there was great confusion. Finally, an old man with
white hair and very long white beard made himself
"It seems to me, O King," he said, "that we should
choose that one for our patron and guardian who can
give us the most substantial blessings. We are a new
people, and as yet we know so little of either Wisdom
or Strength that we are not qualified to judge which is
best. But let Athena and Poseidon each give us
something, now and here, as a sample of the blessings
which they promise us, and do you, O King, with your
twelve councilors, decide which has offered the better
gift; and then we will choose that one to be the patron
and guardian of our city, and to
 that one we will build
a temple here on our Acropolis."
"It is well!" cried the king.
"It is well!" cried Athena and Poseidon.
"It is well!" echoed the people.
"And do you agree?" asked the king, addressing the
"We agree," said they both. "We submit to the trial at
once; and do you and your councilors decide which of
our gifts is the more acceptable."
Then Poseidon strode haughtily forward and smote the
bare rock with his trident. So heavy was his stroke
that the entire hill trembled beneath it, and a deep,
narrow cleft was opened in the solid limestone. Then
out of the fissure there leaped a snow-white horse with
flashing eyes and arching neck and impatient feet. It
was the most wonderful creature that the people had
ever seen, and they were terribly frightened by his
"Behold the horse!" said Poseidon. "Behold the noblest
of all beasts, man's best friend, the emblem of power
and strength and of your own glorious future with me as
your patron and protector."
Then Athena touched the ground with her
 shield, and
forthwith there sprang out two tiny green leaves; and
to these two other leaves were added, and then others
and others, until a slender twig appeared. Then the
twig grew into a spreading tree, with clusters of
flowers and rich, oil-producing fruit; and birds built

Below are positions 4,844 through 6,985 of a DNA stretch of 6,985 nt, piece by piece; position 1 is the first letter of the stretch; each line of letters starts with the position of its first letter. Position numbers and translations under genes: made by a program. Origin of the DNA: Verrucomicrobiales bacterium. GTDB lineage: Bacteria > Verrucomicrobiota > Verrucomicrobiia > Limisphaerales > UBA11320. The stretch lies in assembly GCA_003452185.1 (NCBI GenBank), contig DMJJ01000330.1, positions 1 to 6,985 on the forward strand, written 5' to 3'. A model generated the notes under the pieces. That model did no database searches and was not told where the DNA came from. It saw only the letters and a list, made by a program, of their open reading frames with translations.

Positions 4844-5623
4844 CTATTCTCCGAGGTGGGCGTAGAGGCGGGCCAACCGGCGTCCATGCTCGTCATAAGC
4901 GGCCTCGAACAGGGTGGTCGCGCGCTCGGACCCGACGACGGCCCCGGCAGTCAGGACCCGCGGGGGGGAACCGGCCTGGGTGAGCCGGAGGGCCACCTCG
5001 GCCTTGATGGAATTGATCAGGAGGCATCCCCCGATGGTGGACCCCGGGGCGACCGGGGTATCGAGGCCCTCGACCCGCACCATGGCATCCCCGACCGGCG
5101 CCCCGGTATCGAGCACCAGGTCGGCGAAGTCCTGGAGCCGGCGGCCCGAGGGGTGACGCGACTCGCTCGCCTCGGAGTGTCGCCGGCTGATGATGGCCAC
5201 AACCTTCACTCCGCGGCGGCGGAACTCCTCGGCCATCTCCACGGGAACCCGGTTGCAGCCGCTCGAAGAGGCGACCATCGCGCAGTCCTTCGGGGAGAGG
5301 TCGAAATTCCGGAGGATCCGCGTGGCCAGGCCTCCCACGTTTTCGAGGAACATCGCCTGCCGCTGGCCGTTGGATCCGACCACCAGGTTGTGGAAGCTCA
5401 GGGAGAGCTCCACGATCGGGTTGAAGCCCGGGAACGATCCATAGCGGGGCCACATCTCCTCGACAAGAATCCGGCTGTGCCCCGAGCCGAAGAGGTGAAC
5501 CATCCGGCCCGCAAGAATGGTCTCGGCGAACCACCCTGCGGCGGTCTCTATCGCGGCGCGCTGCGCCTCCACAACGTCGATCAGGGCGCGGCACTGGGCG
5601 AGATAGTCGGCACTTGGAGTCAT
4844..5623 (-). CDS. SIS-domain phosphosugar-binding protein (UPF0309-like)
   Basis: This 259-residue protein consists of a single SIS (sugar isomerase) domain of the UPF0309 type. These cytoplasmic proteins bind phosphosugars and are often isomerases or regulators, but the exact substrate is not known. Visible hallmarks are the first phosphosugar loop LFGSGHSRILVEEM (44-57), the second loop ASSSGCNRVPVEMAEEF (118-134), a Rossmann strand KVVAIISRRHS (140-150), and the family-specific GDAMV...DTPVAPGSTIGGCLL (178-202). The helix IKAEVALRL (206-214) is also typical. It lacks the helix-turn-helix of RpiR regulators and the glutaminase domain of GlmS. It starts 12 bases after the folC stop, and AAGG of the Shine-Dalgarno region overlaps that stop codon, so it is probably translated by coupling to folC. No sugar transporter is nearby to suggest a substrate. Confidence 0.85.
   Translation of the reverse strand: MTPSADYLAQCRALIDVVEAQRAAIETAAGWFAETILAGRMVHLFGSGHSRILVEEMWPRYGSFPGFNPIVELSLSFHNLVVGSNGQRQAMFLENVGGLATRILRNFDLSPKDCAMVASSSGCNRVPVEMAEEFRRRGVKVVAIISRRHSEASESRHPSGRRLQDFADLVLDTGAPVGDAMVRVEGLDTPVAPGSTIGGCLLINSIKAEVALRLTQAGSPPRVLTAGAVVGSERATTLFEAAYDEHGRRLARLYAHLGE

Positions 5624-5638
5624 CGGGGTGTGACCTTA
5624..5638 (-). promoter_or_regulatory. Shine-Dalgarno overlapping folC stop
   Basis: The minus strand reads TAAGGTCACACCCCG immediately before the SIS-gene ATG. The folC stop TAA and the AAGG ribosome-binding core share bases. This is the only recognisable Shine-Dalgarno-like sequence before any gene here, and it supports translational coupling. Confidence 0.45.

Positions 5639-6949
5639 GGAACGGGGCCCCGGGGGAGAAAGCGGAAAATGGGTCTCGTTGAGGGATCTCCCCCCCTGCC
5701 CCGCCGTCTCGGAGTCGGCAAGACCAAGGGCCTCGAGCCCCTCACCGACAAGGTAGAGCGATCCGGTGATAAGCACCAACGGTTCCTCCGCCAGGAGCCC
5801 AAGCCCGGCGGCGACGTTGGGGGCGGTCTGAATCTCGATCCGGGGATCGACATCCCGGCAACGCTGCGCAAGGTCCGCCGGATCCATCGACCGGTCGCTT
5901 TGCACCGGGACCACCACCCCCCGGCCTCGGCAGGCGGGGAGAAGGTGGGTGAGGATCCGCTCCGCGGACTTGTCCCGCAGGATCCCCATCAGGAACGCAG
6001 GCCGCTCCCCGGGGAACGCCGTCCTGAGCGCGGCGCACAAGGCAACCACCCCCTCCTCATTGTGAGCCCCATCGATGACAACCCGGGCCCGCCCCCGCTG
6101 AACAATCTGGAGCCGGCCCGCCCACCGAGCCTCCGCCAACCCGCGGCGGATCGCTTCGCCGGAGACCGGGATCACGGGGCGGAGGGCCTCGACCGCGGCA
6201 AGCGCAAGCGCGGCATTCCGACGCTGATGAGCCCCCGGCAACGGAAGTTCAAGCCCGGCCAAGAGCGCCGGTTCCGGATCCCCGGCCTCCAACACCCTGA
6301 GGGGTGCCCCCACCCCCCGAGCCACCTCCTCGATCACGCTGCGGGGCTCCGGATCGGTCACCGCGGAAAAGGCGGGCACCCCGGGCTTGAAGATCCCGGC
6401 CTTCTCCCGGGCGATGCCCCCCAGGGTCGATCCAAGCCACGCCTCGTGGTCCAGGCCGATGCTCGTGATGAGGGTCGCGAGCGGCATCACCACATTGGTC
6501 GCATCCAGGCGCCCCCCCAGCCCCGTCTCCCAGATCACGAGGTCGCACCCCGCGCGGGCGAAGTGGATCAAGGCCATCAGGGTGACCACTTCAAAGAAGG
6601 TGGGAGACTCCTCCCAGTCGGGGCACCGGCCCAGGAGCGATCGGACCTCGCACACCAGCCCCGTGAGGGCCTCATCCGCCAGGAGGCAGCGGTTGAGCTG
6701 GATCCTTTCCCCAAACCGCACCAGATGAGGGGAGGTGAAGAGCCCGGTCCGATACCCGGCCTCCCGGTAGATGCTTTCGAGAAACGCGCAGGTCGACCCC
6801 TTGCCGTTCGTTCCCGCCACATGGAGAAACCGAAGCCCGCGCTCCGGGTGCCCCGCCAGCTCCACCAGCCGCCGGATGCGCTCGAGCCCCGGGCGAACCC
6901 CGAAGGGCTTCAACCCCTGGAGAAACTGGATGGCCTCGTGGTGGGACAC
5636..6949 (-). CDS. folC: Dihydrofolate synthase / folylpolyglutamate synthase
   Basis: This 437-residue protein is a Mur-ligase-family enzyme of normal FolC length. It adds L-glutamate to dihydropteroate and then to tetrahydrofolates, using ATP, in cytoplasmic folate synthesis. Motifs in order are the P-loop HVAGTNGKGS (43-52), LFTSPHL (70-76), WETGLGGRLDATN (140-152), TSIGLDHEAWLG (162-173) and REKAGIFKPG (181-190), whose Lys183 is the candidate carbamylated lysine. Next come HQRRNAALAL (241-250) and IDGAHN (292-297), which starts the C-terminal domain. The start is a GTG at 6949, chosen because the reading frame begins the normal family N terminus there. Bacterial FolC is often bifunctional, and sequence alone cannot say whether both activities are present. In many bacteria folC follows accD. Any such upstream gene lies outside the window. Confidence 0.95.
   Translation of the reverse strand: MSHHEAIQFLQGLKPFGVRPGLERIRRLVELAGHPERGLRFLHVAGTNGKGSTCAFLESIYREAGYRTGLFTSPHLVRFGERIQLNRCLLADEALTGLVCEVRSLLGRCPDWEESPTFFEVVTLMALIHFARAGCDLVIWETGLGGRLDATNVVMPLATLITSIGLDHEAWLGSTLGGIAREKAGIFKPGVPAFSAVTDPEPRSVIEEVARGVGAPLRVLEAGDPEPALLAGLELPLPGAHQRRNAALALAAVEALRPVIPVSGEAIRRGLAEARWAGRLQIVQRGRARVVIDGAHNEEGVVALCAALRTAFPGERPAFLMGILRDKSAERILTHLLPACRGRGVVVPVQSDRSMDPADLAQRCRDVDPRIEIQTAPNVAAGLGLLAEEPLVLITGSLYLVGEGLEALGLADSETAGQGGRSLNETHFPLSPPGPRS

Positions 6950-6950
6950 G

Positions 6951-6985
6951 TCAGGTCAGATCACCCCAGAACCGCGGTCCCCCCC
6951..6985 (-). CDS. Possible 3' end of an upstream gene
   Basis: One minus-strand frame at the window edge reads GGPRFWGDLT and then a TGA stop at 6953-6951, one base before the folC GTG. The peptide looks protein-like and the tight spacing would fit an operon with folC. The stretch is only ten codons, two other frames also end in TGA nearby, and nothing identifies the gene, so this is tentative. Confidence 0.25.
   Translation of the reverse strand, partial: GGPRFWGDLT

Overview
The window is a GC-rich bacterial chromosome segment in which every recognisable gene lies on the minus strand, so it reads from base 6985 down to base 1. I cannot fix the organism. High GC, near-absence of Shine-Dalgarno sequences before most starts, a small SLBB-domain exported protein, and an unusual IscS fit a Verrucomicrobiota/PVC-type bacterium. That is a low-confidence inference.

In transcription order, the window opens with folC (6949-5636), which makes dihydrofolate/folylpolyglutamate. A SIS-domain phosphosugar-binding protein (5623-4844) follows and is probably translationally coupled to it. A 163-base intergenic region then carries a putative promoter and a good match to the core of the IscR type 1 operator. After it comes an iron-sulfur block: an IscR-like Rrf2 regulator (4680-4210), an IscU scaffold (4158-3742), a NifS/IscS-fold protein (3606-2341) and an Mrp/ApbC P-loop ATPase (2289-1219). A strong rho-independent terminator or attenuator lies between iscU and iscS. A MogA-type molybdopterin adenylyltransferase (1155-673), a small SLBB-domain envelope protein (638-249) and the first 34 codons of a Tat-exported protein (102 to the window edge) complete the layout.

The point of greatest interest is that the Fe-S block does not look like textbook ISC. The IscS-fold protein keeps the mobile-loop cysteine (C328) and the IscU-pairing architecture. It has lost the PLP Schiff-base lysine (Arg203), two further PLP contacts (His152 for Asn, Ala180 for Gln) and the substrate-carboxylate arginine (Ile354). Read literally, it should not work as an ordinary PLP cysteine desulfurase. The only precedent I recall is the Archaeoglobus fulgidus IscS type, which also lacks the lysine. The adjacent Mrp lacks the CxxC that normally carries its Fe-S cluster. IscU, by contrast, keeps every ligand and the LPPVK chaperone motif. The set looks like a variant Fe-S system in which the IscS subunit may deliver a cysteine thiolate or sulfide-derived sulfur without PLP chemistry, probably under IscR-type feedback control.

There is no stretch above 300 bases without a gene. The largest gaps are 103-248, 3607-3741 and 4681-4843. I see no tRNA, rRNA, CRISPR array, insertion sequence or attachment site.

their nests among the branches, and children gamboled
in the shade beneath.
"Behold the olive tree!" said Athena. "It is my gift to
you, and the emblem of the blessings that I will confer
upon your city."
The king and his councilors sat for a long time in
silence, looking now upon the beautiful but terrible
animal, and now upon the tree with its fruit and
flowers and inviting shade. The horse was by far the
most attractive object that they had ever seen, and the
longer they looked upon him the more their wonder grew.
"What will we do with him now that we have him?" asked
"Will he feed the hungry?" asked another.
"Truly, he will be but an expensive luxury to us," said
a third, "and not nearly so great a blessing to our
people as the olive tree."
And so they rendered their decision. Poseidon's gift,
they said, was a noble one, a wonderful
 one; but
Athena's was preferable because it promised the most
substantial blessings to all the people.
"Athena shall be our patron and protector!" cried they.
"And the name of our city shall be Athens, and we are
henceforth Athenians!" cried all the people. And they
forthwith began to clear the ground for the erection of
that world-renowned temple, the ruins of which still
crown the summit of the Acropolis. And Athena took up
her abode with them.
As for Poseidon, he strode out of the gates in great
rage, and the hill shook again under his heavy
footsteps as he descended to the plain. He loosed all
the winds and sent them hurtling against the walls of
Athens, and for twelve days there were storms on sea
and land the fiercest that men had ever seen. But what
had those to fear who had chosen Wisdom for their
protector and friend?
The wonderful steed which Poseidon had brought out of
the rock was a greater terror than the storm, and the
good people were glad to open the city gate and allow
him to depart. Having descended into the fields, he
tossed his head
 proudly, kicked his heels high into the
air, and set off at great speed toward distant Thessaly
and the vast pasture lands of the North. The men of
Athens watched him in his flight across the plain.
Swift as the whirlwind, with his long mane floating
gracefully over his back, he looked not unlike some
white-sailed vessel scudding before the wind across the
ruffled surface of the sea.
The people had been at a loss to find a name for the
strange creature, but they caught eagerly at the
suggestion that now offered itself.
"Swift as the whirlwind."
"See!" cried one, "is he not a ship, a skiff with
"He is the Ship of the Plains!" said another.
"Yes, we will call him Skyphios, or the Ship of the
Plains!" cried they all.
And men afterward said that it was from Skyphios that
the wild horses of the Scythian desert—nay, of all the